There’s an infamous episode of Trading Spaces, an early-2000s home-renovation show, where a contestant, Pam Herrick, is caught in a state of distress over the transformation of her living room. In the iconic series, a set of neighbors are tasked with redecorating a room in the other pair’s home, which, surprise surprise, doesn’t always turn out too well. As soon as the homeowner opens her eyes in the reveal scene, you know what’s coming—there’s the obvious anguish on her face as she nervously writhes her fingers. “She’s not happy, she’s really not happy,” her husband says as she respectfully excuses herself to another room. Then, seconds later, the sobs begin. The emotional reaction earned her an appropriate—albeit not overly creative—nickname: Crying Pam. If not for the fact that this happened in 2002, she likely would’ve been turned into a meme.
All laughter aside, I deeply resonate with Crying Pam. Though she was a willing participant on the TV show, I don’t know if there’s anything more terrifying than a surprise home makeover—at least in the world of design. The thought of coming home to my room completely changed, my things all gone, and my stuff rearranged in a way that I would never conceive is almost too much for my type A heart to handle. And while the trope makes for juicy TV (even in instances with joyful reveals), it feels like quintessential reality programming: something we pass off as genuine when everyone watching at home knows it would never actually happen.
And yet, surprise home makeovers for the plebeians like myself seem to have taken over with unusual fervor. Over the past year, videos of friends and families overhauling spaces for each other started popping up on my TikTok feed, and soon enough the YouTube algorithm had me clicking on longer-form versions of the admittedly indulgent content. The hashtag #SurpriseMakeover has been viewed over 8.6 million times on TikTok, and other tags like #SurpriseRoomMakeover or #SurpriseHomeMakeover have racked up hundreds of thousands of eyeballs. But when our homes are such physical extensions of our personhood, it seems impossible to design one without the input of the human who will be living there. So how are real people pulling it off?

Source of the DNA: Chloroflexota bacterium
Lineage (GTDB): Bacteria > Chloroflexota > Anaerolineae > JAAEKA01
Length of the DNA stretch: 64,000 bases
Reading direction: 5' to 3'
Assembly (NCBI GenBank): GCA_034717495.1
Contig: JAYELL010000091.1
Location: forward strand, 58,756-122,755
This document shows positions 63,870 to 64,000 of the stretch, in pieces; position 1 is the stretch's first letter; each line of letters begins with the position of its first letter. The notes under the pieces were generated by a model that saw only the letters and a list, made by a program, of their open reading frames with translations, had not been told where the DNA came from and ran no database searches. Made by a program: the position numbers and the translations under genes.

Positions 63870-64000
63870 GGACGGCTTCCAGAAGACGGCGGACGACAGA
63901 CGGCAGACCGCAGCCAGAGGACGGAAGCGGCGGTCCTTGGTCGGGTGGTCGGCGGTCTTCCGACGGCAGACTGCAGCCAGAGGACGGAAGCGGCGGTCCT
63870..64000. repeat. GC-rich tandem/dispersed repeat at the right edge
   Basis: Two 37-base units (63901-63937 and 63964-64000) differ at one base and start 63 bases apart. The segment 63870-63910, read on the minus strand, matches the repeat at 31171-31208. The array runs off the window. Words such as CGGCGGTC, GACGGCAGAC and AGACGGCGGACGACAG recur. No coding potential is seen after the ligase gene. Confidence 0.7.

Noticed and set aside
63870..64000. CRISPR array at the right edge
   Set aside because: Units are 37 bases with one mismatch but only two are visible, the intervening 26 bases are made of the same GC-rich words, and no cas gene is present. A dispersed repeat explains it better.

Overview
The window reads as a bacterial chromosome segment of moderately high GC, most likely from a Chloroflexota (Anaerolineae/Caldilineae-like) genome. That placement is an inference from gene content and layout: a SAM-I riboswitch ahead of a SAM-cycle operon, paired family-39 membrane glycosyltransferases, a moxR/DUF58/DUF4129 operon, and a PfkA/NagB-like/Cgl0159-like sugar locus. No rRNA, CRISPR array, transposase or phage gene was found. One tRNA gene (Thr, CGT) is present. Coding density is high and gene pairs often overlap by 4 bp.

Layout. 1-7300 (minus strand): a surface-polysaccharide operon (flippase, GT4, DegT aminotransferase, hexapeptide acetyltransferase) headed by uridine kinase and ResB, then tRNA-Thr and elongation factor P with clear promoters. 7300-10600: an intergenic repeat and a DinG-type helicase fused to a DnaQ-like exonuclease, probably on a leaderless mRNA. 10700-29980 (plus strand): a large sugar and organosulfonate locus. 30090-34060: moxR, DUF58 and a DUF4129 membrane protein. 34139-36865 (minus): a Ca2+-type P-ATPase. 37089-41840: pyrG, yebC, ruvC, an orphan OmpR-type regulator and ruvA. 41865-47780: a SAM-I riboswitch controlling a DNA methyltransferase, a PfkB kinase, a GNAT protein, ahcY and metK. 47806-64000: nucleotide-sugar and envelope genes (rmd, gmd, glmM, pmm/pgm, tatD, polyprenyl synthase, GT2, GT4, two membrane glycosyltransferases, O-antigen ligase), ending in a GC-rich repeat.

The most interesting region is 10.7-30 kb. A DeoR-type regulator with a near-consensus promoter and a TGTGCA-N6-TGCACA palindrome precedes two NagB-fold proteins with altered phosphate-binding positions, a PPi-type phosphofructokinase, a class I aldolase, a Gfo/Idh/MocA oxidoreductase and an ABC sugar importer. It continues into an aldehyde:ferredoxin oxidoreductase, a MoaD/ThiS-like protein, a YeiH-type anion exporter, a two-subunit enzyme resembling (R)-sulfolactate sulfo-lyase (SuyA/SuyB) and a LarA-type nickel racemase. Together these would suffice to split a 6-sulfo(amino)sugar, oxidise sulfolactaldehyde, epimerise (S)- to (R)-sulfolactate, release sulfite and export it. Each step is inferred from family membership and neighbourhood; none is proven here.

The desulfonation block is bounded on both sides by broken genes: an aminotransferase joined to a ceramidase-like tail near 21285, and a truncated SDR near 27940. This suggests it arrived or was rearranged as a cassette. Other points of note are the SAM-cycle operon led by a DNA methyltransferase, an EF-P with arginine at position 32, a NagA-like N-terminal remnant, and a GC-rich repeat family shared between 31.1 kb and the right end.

“Surprising someone to this level is such a beautiful thing,” says Sarahi Mena, an events planner and founder of the Divine Plan who shocked her mom with a complete home makeover in 2020. “I could see my mom’s demeanor change emotionally because all these things were dragging her down, but I think a lot of people are reluctant [to do this] because of many valid concerns.”
In early 2020, Sarahi’s mom was planning a six-week trip to Honduras, her native country, and Sarahi took it as an opportunity to overhaul the fixer-upper home her mother had recently bought. “She’s a single mom, and she had four kids and did everything that she possibly could for us,” Sarahi says. “Now that I’m older and I have my business, I was thinking of ways I could do something and give back to her.”